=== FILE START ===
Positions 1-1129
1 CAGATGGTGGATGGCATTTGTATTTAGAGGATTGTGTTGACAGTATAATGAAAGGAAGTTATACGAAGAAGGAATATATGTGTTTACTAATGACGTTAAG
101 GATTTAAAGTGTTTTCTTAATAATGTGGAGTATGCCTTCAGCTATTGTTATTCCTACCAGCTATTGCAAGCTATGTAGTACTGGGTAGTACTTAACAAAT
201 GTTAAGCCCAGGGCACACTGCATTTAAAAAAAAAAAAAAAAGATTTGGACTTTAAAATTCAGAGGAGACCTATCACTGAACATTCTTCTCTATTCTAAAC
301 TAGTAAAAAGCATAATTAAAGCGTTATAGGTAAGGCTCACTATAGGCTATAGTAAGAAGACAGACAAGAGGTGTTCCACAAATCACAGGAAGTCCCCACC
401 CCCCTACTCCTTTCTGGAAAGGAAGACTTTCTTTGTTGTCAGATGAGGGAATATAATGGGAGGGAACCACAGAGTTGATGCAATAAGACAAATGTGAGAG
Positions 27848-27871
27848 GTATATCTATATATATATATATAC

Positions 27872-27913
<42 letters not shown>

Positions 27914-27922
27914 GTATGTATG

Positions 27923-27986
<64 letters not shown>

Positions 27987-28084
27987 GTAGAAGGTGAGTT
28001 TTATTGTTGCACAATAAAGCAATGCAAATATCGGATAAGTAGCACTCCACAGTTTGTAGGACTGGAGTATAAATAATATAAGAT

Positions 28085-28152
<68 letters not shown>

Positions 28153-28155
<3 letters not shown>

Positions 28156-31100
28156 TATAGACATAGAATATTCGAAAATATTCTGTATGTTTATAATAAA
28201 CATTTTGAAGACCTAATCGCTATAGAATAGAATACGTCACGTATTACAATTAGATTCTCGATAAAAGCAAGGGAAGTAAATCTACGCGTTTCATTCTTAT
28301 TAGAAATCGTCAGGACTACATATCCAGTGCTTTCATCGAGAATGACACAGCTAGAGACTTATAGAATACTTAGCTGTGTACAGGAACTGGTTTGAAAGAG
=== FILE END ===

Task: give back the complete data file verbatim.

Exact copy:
Positions 1-1129
1 CAGATGGTGGATGGCATTTGTATTTAGAGGATTGTGTTGACAGTATAATGAAAGGAAGTTATACGAAGAAGGAATATATGTGTTTACTAATGACGTTAAG
101 GATTTAAAGTGTTTTCTTAATAATGTGGAGTATGCCTTCAGCTATTGTTATTCCTACCAGCTATTGCAAGCTATGTAGTACTGGGTAGTACTTAACAAAT
201 GTTAAGCCCAGGGCACACTGCATTTAAAAAAAAAAAAAAAAGATTTGGACTTTAAAATTCAGAGGAGACCTATCACTGAACATTCTTCTCTATTCTAAAC
301 TAGTAAAAAGCATAATTAAAGCGTTATAGGTAAGGCTCACTATAGGCTATAGTAAGAAGACAGACAAGAGGTGTTCCACAAATCACAGGAAGTCCCCACC
401 CCCCTACTCCTTTCTGGAAAGGAAGACTTTCTTTGTTGTCAGATGAGGGAATATAATGGGAGGGAACCACAGAGTTGATGCAATAAGACAAATGTGAGAG
Positions 27848-27871
27848 GTATATCTATATATATATATATAC

Positions 27872-27913
<42 letters not shown>

Positions 27914-27922
27914 GTATGTATG

Positions 27923-27986
<64 letters not shown>

Positions 27987-28084
27987 GTAGAAGGTGAGTT
28001 TTATTGTTGCACAATAAAGCAATGCAAATATCGGATAAGTAGCACTCCACAGTTTGTAGGACTGGAGTATAAATAATATAAGAT

Positions 28085-28152
<68 letters not shown>

Positions 28153-28155
<3 letters not shown>

Positions 28156-31100
28156 TATAGACATAGAATATTCGAAAATATTCTGTATGTTTATAATAAA
28201 CATTTTGAAGACCTAATCGCTATAGAATAGAATACGTCACGTATTACAATTAGATTCTCGATAAAAGCAAGGGAAGTAAATCTACGCGTTTCATTCTTAT
28301 TAGAAATCGTCAGGACTACATATCCAGTGCTTTCATCGAGAATGACACAGCTAGAGACTTATAGAATACTTAGCTGTGTACAGGAACTGGTTTGAAAGAG